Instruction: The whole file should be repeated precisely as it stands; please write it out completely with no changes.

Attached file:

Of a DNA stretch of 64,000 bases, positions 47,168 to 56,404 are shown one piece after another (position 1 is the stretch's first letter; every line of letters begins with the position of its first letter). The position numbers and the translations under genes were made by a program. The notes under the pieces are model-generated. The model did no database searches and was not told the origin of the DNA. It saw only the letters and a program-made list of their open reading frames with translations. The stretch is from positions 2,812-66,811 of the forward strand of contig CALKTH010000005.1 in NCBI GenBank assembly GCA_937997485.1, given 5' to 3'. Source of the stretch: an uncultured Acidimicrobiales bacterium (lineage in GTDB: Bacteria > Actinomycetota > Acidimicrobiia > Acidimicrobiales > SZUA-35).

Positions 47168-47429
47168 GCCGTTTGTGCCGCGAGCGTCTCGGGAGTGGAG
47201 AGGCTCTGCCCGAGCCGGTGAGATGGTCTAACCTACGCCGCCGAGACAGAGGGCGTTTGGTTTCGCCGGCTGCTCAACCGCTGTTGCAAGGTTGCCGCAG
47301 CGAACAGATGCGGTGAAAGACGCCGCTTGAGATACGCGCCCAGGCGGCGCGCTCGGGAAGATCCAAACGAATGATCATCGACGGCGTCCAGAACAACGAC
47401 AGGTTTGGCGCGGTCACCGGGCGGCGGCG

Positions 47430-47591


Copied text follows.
Of a DNA stretch of 64,000 bases, positions 47,168 to 56,404 are shown one piece after another (position 1 is the stretch's first letter; every line of letters begins with the position of its first letter). The position numbers and the translations under genes were made by a program. The notes under the pieces are model-generated. The model did no database searches and was not told the origin of the DNA. It saw only the letters and a program-made list of their open reading frames with translations. The stretch is from positions 2,812-66,811 of the forward strand of contig CALKTH010000005.1 in NCBI GenBank assembly GCA_937997485.1, given 5' to 3'. Source of the stretch: an uncultured Acidimicrobiales bacterium (lineage in GTDB: Bacteria > Actinomycetota > Acidimicrobiia > Acidimicrobiales > SZUA-35).

Positions 47168-47429
47168 GCCGTTTGTGCCGCGAGCGTCTCGGGAGTGGAG
47201 AGGCTCTGCCCGAGCCGGTGAGATGGTCTAACCTACGCCGCCGAGACAGAGGGCGTTTGGTTTCGCCGGCTGCTCAACCGCTGTTGCAAGGTTGCCGCAG
47301 CGAACAGATGCGGTGAAAGACGCCGCTTGAGATACGCGCCCAGGCGGCGCGCTCGGGAAGATCCAAACGAATGATCATCGACGGCGTCCAGAACAACGAC
47401 AGGTTTGGCGCGGTCACCGGGCGGCGGCG

Positions 47430-47591